c) The idea is to move EPF and other recognised provident funds from EEE (Exempt, Exempt, Exempt) to EET (Exempt, Exempt, Tax). Up until now, many tax saving investments like EPF have come under the EEE regime. The investment made can be deducted from taxable income and hence is exempt from tax, the interest earned on the investment is exempt from tax and the final corpus is also exempt from tax.

Under EET (Exempt, Exempt, Tax), the investment made can be deducted from taxable income and hence is exempt from tax, the interest earned on the investment is exempt from tax, but the final corpus is taxed. Hence, under EET, the payment of tax is only postponed.

The idea to move from EEE to EET was a part of the Direct Taxes Code(DTC) when it was first introduced in August 2009. The DTC was supposed to replace the current Income Tax Act (1961). The DTC came with other changes as well. Take the case of the tax slabs. The tax slabs were as follows:

The current tax slabs are nowhere these slabs that had been proposed. The tax rate of 10% applies for taxable income between Rs 2.5 lakh and Rs 5 lakh. The tax rate of 20% applies for taxable income between Rs 5 lakh and Rs 10 lakh. And a tax rate of 30% applies for taxable income greater than that.

Given the fact that the entire idea behind the DTC was to simplify the income tax system, it was never implemented. It would have hit people who make a living out of complicated tax laws, very hard.

d) The other big problem with the proposal to tax EPF is that it will tax the entire corpus including the principal. Further, it will not take into inflation into account. Let’s understand this in a little more detail.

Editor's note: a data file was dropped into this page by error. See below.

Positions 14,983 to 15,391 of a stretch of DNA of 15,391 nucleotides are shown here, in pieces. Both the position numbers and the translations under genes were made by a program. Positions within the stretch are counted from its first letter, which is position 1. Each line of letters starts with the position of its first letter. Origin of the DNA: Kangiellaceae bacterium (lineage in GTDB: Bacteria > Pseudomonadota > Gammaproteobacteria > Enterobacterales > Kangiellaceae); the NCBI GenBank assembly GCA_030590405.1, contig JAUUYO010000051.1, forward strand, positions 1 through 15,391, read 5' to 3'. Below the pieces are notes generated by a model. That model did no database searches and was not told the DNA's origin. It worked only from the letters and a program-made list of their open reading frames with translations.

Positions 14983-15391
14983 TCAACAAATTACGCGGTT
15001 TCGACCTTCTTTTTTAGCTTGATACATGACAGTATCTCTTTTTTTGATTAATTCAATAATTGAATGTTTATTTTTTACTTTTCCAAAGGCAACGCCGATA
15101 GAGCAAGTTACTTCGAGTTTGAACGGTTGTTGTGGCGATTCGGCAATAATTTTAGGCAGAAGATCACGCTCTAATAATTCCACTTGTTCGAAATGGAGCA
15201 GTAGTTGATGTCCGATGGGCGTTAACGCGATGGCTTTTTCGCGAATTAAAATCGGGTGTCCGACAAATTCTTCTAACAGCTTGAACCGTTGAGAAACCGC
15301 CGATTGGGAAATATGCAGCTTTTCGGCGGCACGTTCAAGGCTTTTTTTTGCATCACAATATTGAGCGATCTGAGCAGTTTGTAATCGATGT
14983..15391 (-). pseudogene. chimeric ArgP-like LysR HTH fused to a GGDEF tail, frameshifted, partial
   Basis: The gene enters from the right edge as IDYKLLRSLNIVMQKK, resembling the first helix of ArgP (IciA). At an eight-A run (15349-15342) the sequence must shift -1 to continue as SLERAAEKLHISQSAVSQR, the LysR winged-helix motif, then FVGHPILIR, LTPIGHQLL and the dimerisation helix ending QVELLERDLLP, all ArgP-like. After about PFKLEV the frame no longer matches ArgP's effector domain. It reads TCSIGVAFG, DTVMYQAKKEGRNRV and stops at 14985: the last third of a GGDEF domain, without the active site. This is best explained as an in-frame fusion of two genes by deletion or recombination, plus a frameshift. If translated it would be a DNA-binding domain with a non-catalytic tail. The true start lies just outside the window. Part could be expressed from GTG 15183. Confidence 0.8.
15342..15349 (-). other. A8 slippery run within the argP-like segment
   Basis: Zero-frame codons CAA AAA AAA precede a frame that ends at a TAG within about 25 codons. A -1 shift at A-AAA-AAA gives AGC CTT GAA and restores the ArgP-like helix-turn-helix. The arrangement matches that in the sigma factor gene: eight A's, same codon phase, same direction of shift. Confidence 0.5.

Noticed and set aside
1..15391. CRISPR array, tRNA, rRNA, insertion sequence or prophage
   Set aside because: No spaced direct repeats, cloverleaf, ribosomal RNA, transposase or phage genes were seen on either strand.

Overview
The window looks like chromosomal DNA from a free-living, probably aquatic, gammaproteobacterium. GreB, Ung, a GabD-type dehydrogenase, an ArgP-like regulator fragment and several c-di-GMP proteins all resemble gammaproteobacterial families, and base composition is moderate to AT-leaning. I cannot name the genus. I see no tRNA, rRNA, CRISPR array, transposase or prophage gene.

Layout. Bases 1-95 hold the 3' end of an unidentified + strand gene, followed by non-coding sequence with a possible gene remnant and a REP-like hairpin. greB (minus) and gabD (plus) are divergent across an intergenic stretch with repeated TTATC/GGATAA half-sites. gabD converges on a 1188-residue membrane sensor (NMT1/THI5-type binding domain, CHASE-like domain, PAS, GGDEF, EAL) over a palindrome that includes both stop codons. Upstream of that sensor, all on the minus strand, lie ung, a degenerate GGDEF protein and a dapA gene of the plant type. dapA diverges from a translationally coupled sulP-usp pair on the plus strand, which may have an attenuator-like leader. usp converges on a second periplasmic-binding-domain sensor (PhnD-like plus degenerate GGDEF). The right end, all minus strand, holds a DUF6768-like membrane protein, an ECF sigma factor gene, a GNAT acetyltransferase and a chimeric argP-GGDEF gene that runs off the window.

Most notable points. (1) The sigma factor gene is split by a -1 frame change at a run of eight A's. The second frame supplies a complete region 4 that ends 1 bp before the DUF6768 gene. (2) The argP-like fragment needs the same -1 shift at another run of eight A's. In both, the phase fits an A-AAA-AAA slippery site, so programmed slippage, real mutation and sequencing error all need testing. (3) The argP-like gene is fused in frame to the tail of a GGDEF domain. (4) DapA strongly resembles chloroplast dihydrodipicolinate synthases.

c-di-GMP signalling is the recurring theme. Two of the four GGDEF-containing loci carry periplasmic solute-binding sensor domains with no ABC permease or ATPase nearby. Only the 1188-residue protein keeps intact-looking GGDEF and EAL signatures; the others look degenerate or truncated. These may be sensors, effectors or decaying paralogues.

Let’s say you invested in real estate in 2005 and you sold it ten years later in 2015. You need to pay a tax on the capital gains at the rate of 20%. While calculating the gains inflation is taken into account. This means that if you had bought real estate, for let’s say Rs 20 lakh, while calculating the gains this amount of Rs 20 lakh will be adjusted for inflation.

If the inflation during the period was 7% per year, then the inflation indexed amount will be Rs 39.34 lakh (Rs 20 lakh x (1.07)^10). This will be the inflation indexed purchase price. If the real estate was sold for Rs 80 lakh, then the capital gains on which tax will have to be paid will amount to Rs 40.56 lakh (Rs 80 lakh minus Rs 39.34 lakh, the inflation indexed amount). On this a 20% tax, which amounts to Rs 8.13 lakh will have to be paid. This is referred to as indexation benefit.
Other deductions which take into account the cost of maintenance of the real estate are also allowed. Further, as mentioned earlier, the principal amount is also not taxed.